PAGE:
Ask a Freelancer

Ask a Freelancer: How Do I Find Specialty Publications That Pay?

By Nicole Dieker November 11th, 2014

While Writer’s Market is an okay place to get a list of publications, it doesn’t include everything. How do you find “hidden markets,” meaning sites that aren’t listed in Writer’s Market or that are not household names, such as your mention of The Billfold?

—Daniel Pearson

Here’s how I found The Billfold:

I started reading The Awl Network (the tree of sites that includes The Billfold, The Hairpin, The Wirecutter, and Splitsider) a few years ago. I believe I found The Hairpin through Jezebel, since they are both women’s blogs that frequently link to each other, and slowly added other Awl publications to my must-read list.

By the time I first pitched The Billfold, I had been reading it for a very long time and had a good sense of its voice and what its readers wanted. To me, it wasn’t a hidden market; it was a publication I read every day.

The Billfold isn’t listed in Writer’s Market (I checked). Neither is Scratch, Boing Boing, or many of the other online publications that account for a significant part of my freelance income.

Although Writer’s Market is a very useful tool, it is not a great place to discover mid-level publications and blogs. If you’re looking to become a regular writer for a website that posts 10-12 new articles per day—which is a great way to get both a steady paycheck and a steady byline—you probably need to hunt elsewhere.

How do you find these “hidden markets”? One way is to expand your reading list. It’s easy to get caught up visiting the same few websites everyone else reads, but start looking for online publications that focus on your areas of interest or expertise. If you’re interested in the tech scene, there’s The Wirecutter, The Verge, Fast Company, Ars Technica, Inc. If you’re into personal finance, options include The Billfold, the Penny Hoarder, Get Rich Slowly, Consumerist.

So get to know your market. Even something as simple as a search for “best tech blogs” is a good start. On popular sites, pay attention to links that might source material from smaller publications. Read bios to see where your favorite writers contributed in the past.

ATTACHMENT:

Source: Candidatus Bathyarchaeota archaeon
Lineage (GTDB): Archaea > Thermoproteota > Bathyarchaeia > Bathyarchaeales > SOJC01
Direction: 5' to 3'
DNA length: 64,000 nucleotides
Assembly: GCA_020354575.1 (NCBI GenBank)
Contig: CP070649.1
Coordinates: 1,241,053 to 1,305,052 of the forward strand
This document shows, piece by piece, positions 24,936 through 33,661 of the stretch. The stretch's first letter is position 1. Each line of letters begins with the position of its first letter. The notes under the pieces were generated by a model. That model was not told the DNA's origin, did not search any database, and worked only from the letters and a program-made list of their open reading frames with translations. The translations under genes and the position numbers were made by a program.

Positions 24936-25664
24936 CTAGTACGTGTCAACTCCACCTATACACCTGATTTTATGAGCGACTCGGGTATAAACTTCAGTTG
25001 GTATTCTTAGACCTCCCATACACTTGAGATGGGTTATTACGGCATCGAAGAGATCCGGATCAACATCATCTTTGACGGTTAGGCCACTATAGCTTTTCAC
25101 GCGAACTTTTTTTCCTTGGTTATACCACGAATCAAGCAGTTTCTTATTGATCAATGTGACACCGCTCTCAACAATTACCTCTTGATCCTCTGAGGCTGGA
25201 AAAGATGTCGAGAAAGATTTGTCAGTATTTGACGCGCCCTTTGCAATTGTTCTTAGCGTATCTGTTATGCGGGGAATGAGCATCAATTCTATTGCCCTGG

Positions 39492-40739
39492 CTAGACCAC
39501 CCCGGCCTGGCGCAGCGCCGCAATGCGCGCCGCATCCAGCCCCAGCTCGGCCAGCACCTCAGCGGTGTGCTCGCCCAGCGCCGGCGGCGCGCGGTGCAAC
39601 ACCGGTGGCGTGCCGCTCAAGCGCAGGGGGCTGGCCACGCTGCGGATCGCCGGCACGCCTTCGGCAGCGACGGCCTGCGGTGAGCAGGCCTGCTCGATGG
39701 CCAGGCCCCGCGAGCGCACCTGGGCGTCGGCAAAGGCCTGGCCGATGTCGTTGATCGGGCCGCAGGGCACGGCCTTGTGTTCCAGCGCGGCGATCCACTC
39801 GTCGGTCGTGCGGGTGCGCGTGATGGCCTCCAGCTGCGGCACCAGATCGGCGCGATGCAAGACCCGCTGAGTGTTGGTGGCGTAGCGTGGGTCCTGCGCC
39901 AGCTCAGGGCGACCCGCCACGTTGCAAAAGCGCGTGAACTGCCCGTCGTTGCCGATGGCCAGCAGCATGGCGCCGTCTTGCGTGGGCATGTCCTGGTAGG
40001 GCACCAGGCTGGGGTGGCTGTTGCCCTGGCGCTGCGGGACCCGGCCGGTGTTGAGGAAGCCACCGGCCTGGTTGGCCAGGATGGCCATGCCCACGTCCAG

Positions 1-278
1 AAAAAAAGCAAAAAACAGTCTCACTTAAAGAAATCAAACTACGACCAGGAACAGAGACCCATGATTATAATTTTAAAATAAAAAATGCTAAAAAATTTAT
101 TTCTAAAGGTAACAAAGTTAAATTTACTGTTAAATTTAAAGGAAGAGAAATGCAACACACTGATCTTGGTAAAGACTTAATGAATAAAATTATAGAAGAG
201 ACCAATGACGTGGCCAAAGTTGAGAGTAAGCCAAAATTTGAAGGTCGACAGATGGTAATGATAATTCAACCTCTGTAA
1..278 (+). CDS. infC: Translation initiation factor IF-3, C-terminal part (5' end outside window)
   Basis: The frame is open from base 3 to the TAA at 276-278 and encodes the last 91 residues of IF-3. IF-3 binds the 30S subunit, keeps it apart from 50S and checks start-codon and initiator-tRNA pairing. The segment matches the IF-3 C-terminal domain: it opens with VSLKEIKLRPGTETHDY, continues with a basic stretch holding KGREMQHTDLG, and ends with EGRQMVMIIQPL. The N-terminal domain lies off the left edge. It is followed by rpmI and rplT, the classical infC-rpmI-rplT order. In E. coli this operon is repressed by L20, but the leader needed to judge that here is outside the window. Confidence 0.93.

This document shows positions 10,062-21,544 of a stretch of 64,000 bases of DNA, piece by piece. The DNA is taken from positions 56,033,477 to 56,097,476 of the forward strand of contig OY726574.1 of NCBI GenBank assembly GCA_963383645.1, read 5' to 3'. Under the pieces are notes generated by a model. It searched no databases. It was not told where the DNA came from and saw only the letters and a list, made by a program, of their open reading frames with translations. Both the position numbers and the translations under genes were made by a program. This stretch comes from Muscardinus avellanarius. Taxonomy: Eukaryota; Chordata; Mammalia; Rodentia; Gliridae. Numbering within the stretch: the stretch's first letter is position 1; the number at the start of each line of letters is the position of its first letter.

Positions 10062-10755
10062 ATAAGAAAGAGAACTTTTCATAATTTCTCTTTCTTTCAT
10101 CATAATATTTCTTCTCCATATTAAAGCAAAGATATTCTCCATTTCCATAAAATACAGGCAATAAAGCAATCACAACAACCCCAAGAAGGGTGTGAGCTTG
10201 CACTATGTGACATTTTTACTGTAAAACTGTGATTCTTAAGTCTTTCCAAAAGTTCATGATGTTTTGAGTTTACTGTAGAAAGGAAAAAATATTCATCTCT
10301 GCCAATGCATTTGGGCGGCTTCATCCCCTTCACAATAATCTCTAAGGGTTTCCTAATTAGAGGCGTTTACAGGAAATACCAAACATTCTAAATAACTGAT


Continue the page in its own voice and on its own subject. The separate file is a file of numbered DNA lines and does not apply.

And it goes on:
Once you become familiar with the specialty publications in your field, you’ll be ready to start pitching. As you work your way up the editorial ladder from small blogs to mid-level publications, don’t forget to move laterally as well. As Carol Tice notes on her blog Make a Living Writing: “In this age of consolidation, many publications are part of a publishing family. Condé Nast, for instance, has about 30 magazine and online properties, and several trade publications as well. Once you’ve written for one book in a family, it’s often easier to get a warm referral to an editor at another.”

Figure out whether any of your clients are part of a larger publishing family and ask your editors how you can write for other sites in the network. I’ve had a lot of success working within publishing networks, in part because editors are more willing to work with writers who have already been vetted by someone they can trust.

Here’s another secret: Once your byline gets out there, the “hidden markets” start coming to you. I’ve received several offers from editors at mid-level publications I had never heard of before simply because someone saw my work and invited me to pitch. And since these sites aren’t mainstream, some have turned out to be great clients with plenty of opportunities. Would I have found them on my own? No idea—but I’m glad they came to me.

As writer Linda Formichelli puts it: “There’s a metric buttload of publications out there, just waiting for enterprising writers who think beyond the newsstand.” Or, in this case, beyond your copy of Writer’s Market.

Nicole Dieker would like to remind you all that the Negotiation Challenge, i.e., “try to negotiate a higher rate with one of your clients before December 31, 2014,” is in full force, and that she will share your negotiation stories in an upcoming Ask a Freelancer column. Please send your negotiation stories and your freelance advice questions to

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